Unlimited PTO: Amazing Perk or HR Mind Trick?

Linda Le Phan

When you think about cool job perks, among the most sought-after – arguably moreso than free beer and snacks, depending on who you’re asking! – is unlimited vacation. Or unlimited PTO / paid time off, whatever you want to call it.

The reason is simple: who wouldn’t want the freedom to take off work whenever and however you pleased, all with your boss’ consent? Pretty much every working human being, probably.

This concept of unlimited paid time off sounds like an amazing perk, but does it actually work or is it all a trick? I’ll get to that shortly – first let’s talk about which companies were crazy enough to offer it first. 

How the idea got started

The unlimited vacation policy first started as far back as 2004 when Netflix allowed employees to take as many days off as they wanted. Over the years, other big names began to follow suit such as BestBuy and Evernote, as well as local companies (to us) such as HubSpot and Veracode.


Today, roughly 1% of all companies offer a take-all-you-need vacation rule for their employees including VMware, Riot Games, LinkedIn, and Virgin, just to name a few. Which begs the question…

Great perk or HR mind trick?  

Great perk

When it works the way it should, an unlimited vacation policy is actually a really great, legitimate workplace perk. That’s because, for companies that approach it in the right way, the policy is simply one aspect of a greater company culture that fosters an environment of trust, autonomy, and essentially, happier workers. Just as one Praytell Agency employee’s kununu review points out, “we have unlimited vacation time because they trust that we won’t abuse it, and everyone does a great job with it”.


Mind trick

There’s this other theory though, that for companies to voluntarily give employees so much leeway to take time off they must be attempting some sort of HR mind trick. Depending on how you look at it, this isn’t far from the truth.

On the one hand, some employees see an unlimited time-off policy as way to justify unreasonable working hours and an “always working” mindset. For instance, a kununu review from a Gallup employee reveals that, “Gallup promotes unlimited vacation and personal time, but you have to average over 45 hrs per week over the course of the year or your job is not considered full-time. So, by all means take a vacation, but take a company laptop with you and plan on working 8+ hours per day while on vacation. There is considerable pressure to always be connected and available, even in the evenings.”

And for other employees, the policy seems like a great idea in theory but it just isn’t something they can ever actually use. For instance, an employee from Live Nation Entertainment shared in their kununu review: “I loved that I could bring my dog to work and that I had the ability to take as much vacation time I need (unlimited vacation bank) Although, I had too much work to ever take advantage [of it].”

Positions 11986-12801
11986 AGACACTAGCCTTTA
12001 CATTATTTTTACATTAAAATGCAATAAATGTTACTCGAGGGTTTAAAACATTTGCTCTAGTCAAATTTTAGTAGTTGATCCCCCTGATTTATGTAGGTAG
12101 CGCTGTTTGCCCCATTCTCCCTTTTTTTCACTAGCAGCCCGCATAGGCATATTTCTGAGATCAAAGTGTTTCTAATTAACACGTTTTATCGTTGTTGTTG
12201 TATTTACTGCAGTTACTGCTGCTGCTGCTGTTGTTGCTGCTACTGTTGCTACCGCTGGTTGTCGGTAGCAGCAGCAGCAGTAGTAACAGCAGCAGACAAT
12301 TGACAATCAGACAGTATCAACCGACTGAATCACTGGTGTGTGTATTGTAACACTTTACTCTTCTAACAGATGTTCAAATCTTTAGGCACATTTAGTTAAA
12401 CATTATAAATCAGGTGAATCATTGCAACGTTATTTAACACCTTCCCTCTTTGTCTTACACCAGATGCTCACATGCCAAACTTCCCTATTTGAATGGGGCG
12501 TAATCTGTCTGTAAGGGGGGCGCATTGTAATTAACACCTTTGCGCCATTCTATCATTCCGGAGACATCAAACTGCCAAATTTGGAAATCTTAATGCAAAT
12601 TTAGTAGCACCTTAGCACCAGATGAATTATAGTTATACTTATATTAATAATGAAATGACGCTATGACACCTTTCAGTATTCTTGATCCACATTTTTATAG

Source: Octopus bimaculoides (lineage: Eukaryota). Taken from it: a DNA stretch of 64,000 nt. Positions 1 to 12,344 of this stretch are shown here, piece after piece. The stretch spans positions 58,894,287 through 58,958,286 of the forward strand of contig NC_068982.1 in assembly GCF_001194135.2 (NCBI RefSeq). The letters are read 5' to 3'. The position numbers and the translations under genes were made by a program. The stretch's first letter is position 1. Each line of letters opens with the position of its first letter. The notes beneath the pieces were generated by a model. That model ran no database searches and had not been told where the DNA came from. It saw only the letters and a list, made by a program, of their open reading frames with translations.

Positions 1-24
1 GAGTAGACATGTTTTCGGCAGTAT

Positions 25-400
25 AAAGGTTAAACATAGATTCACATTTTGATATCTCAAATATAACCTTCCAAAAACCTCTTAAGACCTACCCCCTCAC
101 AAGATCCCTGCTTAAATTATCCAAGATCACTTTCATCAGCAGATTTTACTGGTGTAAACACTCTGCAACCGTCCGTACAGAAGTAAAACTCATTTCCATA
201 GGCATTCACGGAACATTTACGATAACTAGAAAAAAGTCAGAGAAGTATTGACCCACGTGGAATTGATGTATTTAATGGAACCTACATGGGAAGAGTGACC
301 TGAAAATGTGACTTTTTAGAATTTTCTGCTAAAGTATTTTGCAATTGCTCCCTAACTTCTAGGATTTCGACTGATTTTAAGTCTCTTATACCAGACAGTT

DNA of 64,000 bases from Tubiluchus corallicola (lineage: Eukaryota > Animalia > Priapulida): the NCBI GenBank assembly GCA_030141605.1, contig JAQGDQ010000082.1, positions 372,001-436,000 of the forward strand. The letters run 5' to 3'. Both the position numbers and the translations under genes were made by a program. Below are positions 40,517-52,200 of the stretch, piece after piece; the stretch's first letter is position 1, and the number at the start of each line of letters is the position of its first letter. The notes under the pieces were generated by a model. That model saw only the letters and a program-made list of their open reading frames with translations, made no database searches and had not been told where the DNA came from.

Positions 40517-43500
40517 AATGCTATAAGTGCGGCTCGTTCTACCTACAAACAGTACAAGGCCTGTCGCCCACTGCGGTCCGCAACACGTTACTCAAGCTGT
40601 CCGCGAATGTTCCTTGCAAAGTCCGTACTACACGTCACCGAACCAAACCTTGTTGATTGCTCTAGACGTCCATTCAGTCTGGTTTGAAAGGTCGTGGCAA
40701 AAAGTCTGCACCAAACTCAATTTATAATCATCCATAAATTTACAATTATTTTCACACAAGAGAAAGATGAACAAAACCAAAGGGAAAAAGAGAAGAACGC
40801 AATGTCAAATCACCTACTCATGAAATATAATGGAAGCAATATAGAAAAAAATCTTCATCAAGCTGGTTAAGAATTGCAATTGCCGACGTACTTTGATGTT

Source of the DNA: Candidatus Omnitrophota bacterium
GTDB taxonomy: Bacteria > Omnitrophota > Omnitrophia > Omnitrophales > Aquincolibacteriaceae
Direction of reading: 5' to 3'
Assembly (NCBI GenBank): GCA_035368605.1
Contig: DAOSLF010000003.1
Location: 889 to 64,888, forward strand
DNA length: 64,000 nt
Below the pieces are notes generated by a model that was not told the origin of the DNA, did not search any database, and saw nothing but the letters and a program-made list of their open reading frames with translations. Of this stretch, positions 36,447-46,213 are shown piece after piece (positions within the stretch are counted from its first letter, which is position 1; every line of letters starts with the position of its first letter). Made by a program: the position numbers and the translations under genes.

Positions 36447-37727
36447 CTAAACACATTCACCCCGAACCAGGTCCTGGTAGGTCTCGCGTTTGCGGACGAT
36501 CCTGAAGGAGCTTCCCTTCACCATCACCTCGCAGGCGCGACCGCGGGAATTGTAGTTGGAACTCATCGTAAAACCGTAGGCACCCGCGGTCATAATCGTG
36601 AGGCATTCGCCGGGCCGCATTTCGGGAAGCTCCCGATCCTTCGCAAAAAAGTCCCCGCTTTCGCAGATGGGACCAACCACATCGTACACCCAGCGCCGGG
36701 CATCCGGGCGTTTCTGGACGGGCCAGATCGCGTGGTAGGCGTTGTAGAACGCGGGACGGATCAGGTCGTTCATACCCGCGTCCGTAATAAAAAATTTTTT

Before you make any conclusions about unlimited vacation policies, you should also know that it sometimes comes with a price.

The cost of unlimited vacation

In 2014, Tribune Publishing reversed it’s unlimited vacation policy back to a traditional one after reports of confusion and concern from employees who 1) felt their vacation days were being taken away, and 2) felt that they were also losing the monetary value of their many years-worth of accumulated paid-time-off.

Slightly more recently, Kickstarter also reversed its unlimited vacation policy, saying that the program actually encouraged employees to take less time off due to a lack of clear guidelines on how to approach their managers about it, and when it was acceptable to do so given the open policy.

As of 2016, only 3 out of the 100 Best Companies to Work For offer unlimited time off.


Whichever way you look at it, unlimited vacation policies are neither all good nor all bad, not always an amazing perk and not just an HR trick. Because generally, when employees are given the freedom to take as much time off as they want, they don’t actually take more time off than they normally would; the number of vacation days employees take is pretty much the same overall with or without an unlimited vacation policy.

And as Moritz Kothe, our CEO, aptly puts it, “No single company policy should make your employees love or hate you. What’s more important is having a set of company values and benefits that create a supportive workplace culture. That’s what will bring out the best in your people individually, and also as a whole group.”


What do you think about unlimited vacation policies? Are you all for it or are you doubtful that they can really work? Let us know @kununu_US!


Linda Le Phan is the Content Marketing Manager at kununu US, a place where job seekers can get an authentic view of life at a company and where employers have a trusted platform to better engage talent. That means that everything on the editorial calendar goes through her (want to write for us? learn more here). When she’s not creating content about the modern workplace, company culture, and life & work hacks, she is probably going out to get an iced coffee (even in Boston winter), raiding the snack drawer, or jamming to kununu’s Spotify playlist.